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Unformatted text preview: ‘lSSi Fluids 1. An object has density p. a. Suppose each of the object’s three dimensions is increased by a factor of 2 without changing the material of which the object is made. Will the density change? If so, by what factor? Explain. The cL-ens'r‘cT gill no? Ckeflfie. TLHDMA‘A 'H’H’r “‘55 and uoluwue, ioo‘HIx tact-ease, by 23:. S'hmea, ’H’Ve'r Pox‘hb is unckannecl. b. Suppose each of the object’s three dimensions is increased by a factor of 2 without changing the object’s mass. Will the density change? If so, by what factor? Explain. ’17“ AemséLI w?“ olecrtasz, bya 43-ch 0-? B7, The, John: has t‘vxcreaseol’ ‘9; 9—328 "5"“: 9*- 1‘ ’4” m m A“ I” I m p F a W —- /8 - a 2. Air enclosed in a cylinder has density p = 1.4 kglrn’. a. What will be the density of the air if the length of the cylinder is doubled while the radius is unchanged? «DOM-Ht; (HAL baby“ ' (“hues 4—an Va (amt. The. mass 36, LA“ (is. 1,331,}? =h‘7’"%-3 enclose IS purse. 3?. o f -— 2V , .2 _._——-— 2. F I: 0.7 k—q/M’B b. What will be the density of the air if the radius of the cylinder is halved While the length is unChaflged‘? 'I—F +ke_ rec-L}.th I: halveng -H/u. Vela-w e qls de 6 #2615430f [or a -?Ac+or 9-?- L{. (The CW$S‘$¢C"1‘OJ\A{ Ore 5‘ 33 (“mks Fl: :- Stékfl/ms 3. Air enclosed in a sphere has density p = 1.4 kg/m3. What will the density be if the radius of the sphere is halved? The. uomee, oLecl'eases by ‘3 Jam-e5 50 ‘ f— If: : w //. k 3 )0 , V/s ' 8f _ 3 W 15—1 15—2 CHAPTER 15 - Fluids and Elasticity 15.2 Pressure 15.3 Measuring and Using Pressure 4. When you stand on a bathroom scale, it reads 700 N. Suppose a giant vacuum cleaner sucks half the air out of the room, reducing the pressure to 0.5 atm. Would the scale reading increase, decrease, or stay the same? Explain. The, SCALQ reacting would be. omelan 92d. fitsstaeb is a Sealer-f (AC-ethyl} he V‘LQj or.de gone, 5. Rank in order, from largest to smallest, the pressures at A, B, and C. E Order: _A;B:C F Explanatiomrflflt C[QP+L1 £90m ‘Hne. OPQJHASGJT E D is the game, -Por RJB andC, (like peesSMre Aepencis up on “H41 (Lap-Ha £90m "this opentflfl . A B C 6. Refer to the figure in Exercise 5 . Rank in order, from largest to smallest, the pressures at D, E, and F. Order: b > F7 E Explanation: ' D L‘s a++|fie betOQ—a W o‘ueniqéz : as “(ch E is aci‘ ad'moslohu-EL press-mire} w‘i‘k h Venture at“; ~11: the head. 7. The gauge pressure at the bottom of a cylinder of liquid is pg = 0.4 atm. The liquid is poured into another cylinder with twice the radius of the first cylinder. What is the gauge pressure at the bottom of the second cylinder? gecmuee flea Cmssvsegh'bflnk atron 04' “E, 5¢Cod Cylikci¢r 3.5 (fired’mr by mgkcfrbr oil (4) +14: “flu (0L gmfillér by ‘Haa Same. fic’rur_ 5?: 63k. There—Pom) {Ma AeeNaSi. in defile reducer «line, gaugc Pm; me. by 'H’LQ. same induct Fluids and Elasticity - CHAPTER 15 15-3 8. Cylinders A and B contain liquids. The pressure pA at the bottom of A is higher than the pressure pB at the bottom of B. Is the ratio pA/pB of the absolute pressures larger than, smaller than, or equal to the ratio of the gauge pressures? Explain. The, radio 05? We. abated-e {are ssur-es is Snatler.“fl.¢ absolute— ‘- C Sul‘t. @t‘esgmm 1‘3 “HM!- Qowuye fumes; are. Plus films Pherig PF 5 9. A and B are rectangular tanks full of water. They have equal depths, equal thicknesses (the dimension into the page), but different widths. a. Compare the forces the water exerts on the bottoms of the tanks. Is FA larger than, smaller than, or equal to F3? A “ " Sides B Explain. FA 7’ Ft; loacam 9a "ll/ta. batten 6-? .41.: Uta 11*. '3 A We, fpess“ re; are, cop-VA, bud“ F = b. Compare the forces the water exerts on the sides of the tanks. Is FA larger than, smaller than, or equal to F3? Explain. FR =1 . (mgr are“: 0'? ’Hfl-e. $‘\J\€.S are eqmqk O‘KGL The pressure 0% any SQEA (32le (5 ‘Hna Same {Zoo ’06ch 55‘ wt ’12:. 10. Water expands when heated. Suppose a beaker of water is heated from 10°C to 90°C. Does the pressure at the bottom of the beaker increase, decrease, or stay the same? Explain. 'Tlrxe. (pressure. sfiys “We, Same, AH’Haosk 'qu, Asap-HI} Incmases/ 'H’KQ. (£ZIASH‘7 W\m.§"\' also decrease— , (“at +o+a\ Mm;s ‘5 canshn+ as 1: Jam enema1 at“! «to up, waxslqs— oi?— ‘H/Lex'k' mass. 11. Is pA larger than, Smaller than, or equal to p3? ‘55 (PP: 5' (‘28. The, P‘f‘E-SSLar'fi is disfii-‘ahlfal 15-4 CHAPTER 15 - Fluids and Elasticity 12. The container shown holds a mixture of oil and water. To begin, the container is shaken vigorously to mix the oil into the water by breaking it into very tiny droplets. This is What happens when you shake a jar of salad dressing. Eventually, the oil separates and rises to the t0p. Oil and water are immiscible, meaning that the total volume is the same Whether they are mixed or separated. The pressure at the bottom of the container after the oil has separated is not the same as the initial pressure when the oil and water are mixed, although it may take some careful thought to understand why. Is the final pressure at the bottom higher or lower than the initial pressure? Explain. The. 7%?14l frasswu: is less. Tine. nacho“? +ke. cauthi‘mzr will I‘M—Hail? '92. i-illeal qui‘Lx an o'il ' wetter mix'UL/Lre, 0n ca ‘i‘he. oil (“$65, 'H’le. {flex-5(- {OCCOMES Hliéol Onir wH'lq o—IL - 71W. S‘lAaPe, 01D“ +Iflfl— iA‘i'lAisCoLSL lecith +0 +lI\L again-1A [O'HAMA MKJ‘LMS 01‘ Seflm—fifls ‘H—m be'iufc, (emit-a.) Gemini-mer- 0‘. Sheath? ?Mcer\'lh82. 0'? «(—0 h Louie;- PMSSure, 13. At sea level, the height of the mercury column in a sealed glass tube is 380 mm. What can you say about the contents of the space above the mercury? Be as specific as you can. m Marathi—oi? Vngd mg,er Column '13 \Aosl'l‘ Womick l/tadt {El-tan '1‘? ‘HAL SPacc. abWe Were complei-elr emerald. (Tl/ms, he, gPace is ukderox PNSSMN. 0‘? 0.3'oci'm, Cl octm : 760mm H3) Fluids and Elasticity - CHAPTER 15 15-5 15.4 Buoyancy 14. Rank in order, from largest to smallest, the densities of A, B, and C. os— ;+.s «clam as,” fine Hack lead. I The. least Aensz. "Plead-s Wi‘l‘lrx Weimrcaes'l' Rad-1;,“ ohd—S‘Johme 039009, We ‘Huxfot lédel- 15. A, B, and C have the same volume. Rank in order, from largest to smallest, the sizes of the buoyant forces FA, F3, and PC on A, B, and C. Order: FA : FB = Fe Explanation: (Bacon-nae. Mae—The, Same \ffltmm-fl/ WT Gad-x ACsplacL “HIM. Same. Volume, oi" “Fiat-u; Quad expenseacc. We Sauna. busy-om”? 4-Day?” gala. l.'br}um urban-reflux forch no?L sham, (No?— fivfi M Sill-94mm ’u. not a, 16. Refer to the figure of Exercise 15. Now A, B, and C have the same density. Rank in order, from largest to smallest, the sizes of the buoyant forces on A, B, and C. Order: F fl : PC > F3 E 1 ti : ‘ KP am on I 1} Haga- (Lanai-hes are “We some; ashr- moxss' Omicu MKS+M\SO OCClltpy O; A card. C out“ exfen‘encc, 0g, lunar- ‘ 'H/‘Lr/L +1"; wgflfi \r-{t'Hfi Gare \arraec volume, Thus, ‘9ka amt “gas-ca flows?) . 15-6 CHAPTER 15 - Fluids andElasticity 17. Suppose you stand on a bathroom scale that is on the bottom of a swimming pool. The water comes up to your waist. Does the scale read more than, less than, or the same as your true weight? Explain. “z, Sade Hamil 1355‘ Won You; hug, “We. Feeds The Vtor'wml {lone newt-cl +0 QquOr‘l' your SC la ‘ A bd‘ I; Wfltcbl/d’l loud" in 'H’\£ swimm‘wm Poo\, yomr was P“ “Y Support-9i \oY 'H/Ue. bum/Arvi— %ar\¢gt 11m. “ormhthgbrca Regime! —Fr‘om+hs. SmLe (3 re dkceol. 18. Ships A and B have the same height and the same mass. Their cross section profiles are shown in the figure. Does one ship ride higher in the water (more height above the water line) than the other? If so, which one? Explain. A B Refill Flake. {eécams-efl flee ‘ Mflw ‘0 “‘0 0'9 Mgr ‘ h eeAs 0‘ H: at low“ Mews. Lxess 949 As eel mgwr n 90 M +0 04 +0 ‘ C ht 4pm” efiUL ‘06. Submarfiii +0 Gksle-e (A we 5 a WNQCSLA‘ OQ‘HAQ— SLH‘D. Fluids and Eiasricity - CHAPTER 15 15-7 15.5 Fluid Memories 19. Gas flows through a pipe. You can’t see into the pipe to know how the inner diameter changes- Rank in order, from largest to smallest, the gas speeds v; to 123 at points 1, 2, and 3. Order: 1/2 3 y, > 1/3 Explanation! 93:5 ’HaL SPleo‘Q increases, +Lxe Pressun I.5J\ea(uced( Hm FUR/K to rise, Mng atrium sprees“; Pais‘fist a 20. Liquid flows through a pipe. You can’t see into the pipe to know how the inner diameter changes. Rank in order, from largest to smallest, the flow speeds v1 to V3 at points 1, 2. and 3. Order: 1/3 > y, > Va I ‘ Explanation: AS .14“; SPicJ all—fig ¥Mid increases, 'l‘Lze. (arena-re. t5 reduced: _ 21. Liquid flows through this pipe. This is an overhead View. 3. Rank in order, from largest to smallest, the flow speeds vi to 124 at poinm l to 4. Order: L}‘ ‘> \]Z : Us > U‘ Explanation: wasp-Cam‘k—Speegl, OCeur-s LIOLL‘QPQWL cross-Leghorn“! arena [5 QMHuT So 1‘Lm‘r HM. 56.an volwwe $1,“, Ply-T b. Rank in order, from largest to smallest, the pressures p1 £0174 at points 1 to 4. Order: (PH 7 P2 -_~_ F3 5 'l?‘ Explanation: We, 3 P e A Rg+ Pm: l 3 1. East » sum-9- OKPPLw—s Wk“ a" ‘HAL Hob) Stud 22. Wind blows over a house. A window on the ground floor is operz. Is there an air flow through the house? If so, does the air flow in the window and out the chimney, or in the chimney and out the window? Explain. (fl'w— ?N$5ur—115 “cancel OS} W C(Attzflk‘fivl clue, ‘70 “HAIL aTr-Hoe), Thus‘ 'Hae 911:“ Win. fiat—U [K owl +he elamoMY, Q’Mg u} 0-“6Q 15-8 CHAPTER 15 - Fluids and Elasticity 15.6 Elasticity 23. A force stretches a wire by 1 mm. a. A second wire of the same material has the same cross section and twice the length. How far will it be stretched by the same force? Explain. The. S QCONi wit-z. w?“ 109.. s’l‘ra‘i'tlnetK ‘97 E?- ”‘E. {Gaga-gag 'l’ke, amok-«'1’ O‘P- S‘h‘z'i'cin‘tnfi is ?00Porfi0nm\ +9 ‘th.¢_ iflnfi'flfi 0'5" “the; Fwtr:_ ? -Y ALzfi-E— sobdzflg‘qsgfél‘: %>L " A 'r b. A third wire of the same material has the same length and twice the diameter as the first. How far will it be stretched by the same force? Explain. if! fime: N 112’} gamut” “We, msr—secfiena/Mq 1‘; m‘creamx by A Hm, dimme—[Qr- is elm/Joled, HM. strafdninfi w‘Tll ‘92.. \/¢( as raw: wef— L - M « 13:21 or“ {VIA-sinf‘? , tifm 24. A 2000 N force stretches a wire by 1 mm. a. A second wire of the same material is twice as long and has twice the diameter. How much force is needed to stretch it by 1 mm? Explain. ‘ - ' {en 1% (gettaus; ’H/L-L Cf‘vSS‘r Sechona{ area Increase: 57 975mg? {35% file. . 5 {is only footy-Ml, a. ‘Force o-P 2 XstoooM : ,5 f‘éthi‘96‘(, - AL .- FsA‘IAE F’r’fflfaa 2F b. A third wire is twice as long as the first and has the same diameter. How far is it stretched by a 4000 N force? 1: + E 3 This;ch by (Ml ,, F L 511’?“ 2:?“ :fi'AL 25. A wire is stretched right to the breaking point by a 5000 N force. A longer wire made of the same material has the same diameter. Is the force that will stretch it right to the breaking point larger than, smaller than, or equal to 5000 N? Explain. The longer wine “fill misc (oped: 061‘ 5000 M. We iflar‘cg Pef‘ owes» is “the. Sam/U2. in loo—HA cases. ‘ 26. Sphere A is compressed by 1% at an ocean depth of 4000 m. Sphere B is compressed by 1% at an ocean depth of 5000 m. Which has the larger bulk modulus? Explain. gpl’xere (Q: has or Kocrcapr bulk. MOCLV‘LWS becfiuse 3—1- «lrmvces o. area-ref Pre sswa (great-her- oleP—Hq) +0 compress i‘i‘ by "(line Same; 494%“:th . ...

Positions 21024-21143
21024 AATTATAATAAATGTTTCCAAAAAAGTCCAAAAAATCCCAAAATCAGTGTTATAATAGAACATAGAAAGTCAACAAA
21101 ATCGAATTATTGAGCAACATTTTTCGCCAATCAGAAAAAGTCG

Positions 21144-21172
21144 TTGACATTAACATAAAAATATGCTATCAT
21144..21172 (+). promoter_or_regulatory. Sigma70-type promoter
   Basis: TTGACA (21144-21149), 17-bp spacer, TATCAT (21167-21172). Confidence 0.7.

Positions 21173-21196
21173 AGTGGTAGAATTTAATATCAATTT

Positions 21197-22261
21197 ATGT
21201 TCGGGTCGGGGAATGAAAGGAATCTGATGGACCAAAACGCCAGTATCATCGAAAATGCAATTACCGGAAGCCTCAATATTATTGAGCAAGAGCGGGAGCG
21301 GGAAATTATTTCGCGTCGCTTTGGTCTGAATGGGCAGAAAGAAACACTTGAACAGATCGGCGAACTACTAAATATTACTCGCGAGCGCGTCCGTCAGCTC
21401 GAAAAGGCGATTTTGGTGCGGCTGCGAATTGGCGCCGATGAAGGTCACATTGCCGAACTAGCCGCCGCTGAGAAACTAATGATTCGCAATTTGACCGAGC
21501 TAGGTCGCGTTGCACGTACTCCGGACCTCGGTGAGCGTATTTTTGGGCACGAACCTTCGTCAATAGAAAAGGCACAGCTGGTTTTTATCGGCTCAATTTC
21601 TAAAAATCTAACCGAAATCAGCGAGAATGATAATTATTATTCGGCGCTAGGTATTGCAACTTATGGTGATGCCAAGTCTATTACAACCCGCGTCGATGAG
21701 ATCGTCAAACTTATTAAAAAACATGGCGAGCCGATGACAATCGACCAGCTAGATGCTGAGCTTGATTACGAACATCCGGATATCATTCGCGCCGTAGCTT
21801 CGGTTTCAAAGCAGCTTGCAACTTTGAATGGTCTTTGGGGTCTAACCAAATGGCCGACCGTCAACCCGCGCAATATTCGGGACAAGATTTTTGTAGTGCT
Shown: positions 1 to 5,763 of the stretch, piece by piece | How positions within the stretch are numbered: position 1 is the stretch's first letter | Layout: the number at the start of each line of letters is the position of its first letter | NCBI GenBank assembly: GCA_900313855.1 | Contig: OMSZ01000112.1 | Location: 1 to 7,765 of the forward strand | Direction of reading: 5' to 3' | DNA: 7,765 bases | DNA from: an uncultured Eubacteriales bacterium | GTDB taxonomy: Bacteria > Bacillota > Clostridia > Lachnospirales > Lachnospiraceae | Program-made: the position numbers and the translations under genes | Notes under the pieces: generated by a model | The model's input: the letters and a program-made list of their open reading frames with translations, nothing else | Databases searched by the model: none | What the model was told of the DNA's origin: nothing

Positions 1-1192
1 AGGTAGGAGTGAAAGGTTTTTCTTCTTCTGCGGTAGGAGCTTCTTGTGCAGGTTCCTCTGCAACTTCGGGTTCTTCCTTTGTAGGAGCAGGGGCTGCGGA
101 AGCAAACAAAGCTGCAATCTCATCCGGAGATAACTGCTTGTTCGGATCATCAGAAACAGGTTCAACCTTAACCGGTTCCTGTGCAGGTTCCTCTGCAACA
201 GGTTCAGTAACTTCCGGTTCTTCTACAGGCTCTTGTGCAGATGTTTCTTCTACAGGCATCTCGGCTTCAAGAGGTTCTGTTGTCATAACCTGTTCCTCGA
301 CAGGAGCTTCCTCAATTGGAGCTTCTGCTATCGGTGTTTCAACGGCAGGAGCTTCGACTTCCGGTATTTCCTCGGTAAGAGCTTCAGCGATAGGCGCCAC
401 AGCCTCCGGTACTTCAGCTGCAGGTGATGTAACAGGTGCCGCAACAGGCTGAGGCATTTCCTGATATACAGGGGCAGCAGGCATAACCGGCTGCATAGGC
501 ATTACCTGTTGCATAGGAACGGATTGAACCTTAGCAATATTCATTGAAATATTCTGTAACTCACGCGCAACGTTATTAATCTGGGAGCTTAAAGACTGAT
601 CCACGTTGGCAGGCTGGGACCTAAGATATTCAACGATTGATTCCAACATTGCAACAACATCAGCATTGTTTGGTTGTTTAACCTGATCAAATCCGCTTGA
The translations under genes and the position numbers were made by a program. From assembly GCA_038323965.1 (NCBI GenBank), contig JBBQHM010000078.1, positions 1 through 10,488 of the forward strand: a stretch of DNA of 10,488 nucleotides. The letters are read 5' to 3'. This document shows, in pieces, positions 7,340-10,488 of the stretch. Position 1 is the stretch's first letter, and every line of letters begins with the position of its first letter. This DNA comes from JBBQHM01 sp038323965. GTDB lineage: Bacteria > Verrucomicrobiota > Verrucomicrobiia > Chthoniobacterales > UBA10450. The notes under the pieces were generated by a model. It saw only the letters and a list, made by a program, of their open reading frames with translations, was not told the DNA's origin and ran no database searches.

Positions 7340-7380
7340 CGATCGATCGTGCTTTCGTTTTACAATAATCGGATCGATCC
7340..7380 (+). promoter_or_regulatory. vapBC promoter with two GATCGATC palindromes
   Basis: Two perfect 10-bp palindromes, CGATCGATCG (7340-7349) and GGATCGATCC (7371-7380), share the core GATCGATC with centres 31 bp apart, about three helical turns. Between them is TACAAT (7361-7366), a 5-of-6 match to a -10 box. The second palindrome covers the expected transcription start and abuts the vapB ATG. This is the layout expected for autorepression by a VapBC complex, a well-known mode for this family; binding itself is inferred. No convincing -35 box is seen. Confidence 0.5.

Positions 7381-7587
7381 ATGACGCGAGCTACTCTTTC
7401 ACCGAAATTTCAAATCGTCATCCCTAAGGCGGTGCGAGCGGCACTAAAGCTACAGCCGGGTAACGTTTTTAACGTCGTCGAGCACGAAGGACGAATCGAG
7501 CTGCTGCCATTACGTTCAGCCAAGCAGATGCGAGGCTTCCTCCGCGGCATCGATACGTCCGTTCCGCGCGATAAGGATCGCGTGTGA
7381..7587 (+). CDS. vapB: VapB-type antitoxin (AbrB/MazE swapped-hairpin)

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This note was uploaded on 02/02/2009 for the course PHY 243 taught by Professor Graff during the Fall '08 term at Michigan Flint.

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WB_Solution_Ch15 - ‘lSSi Fluids 1. An object has density...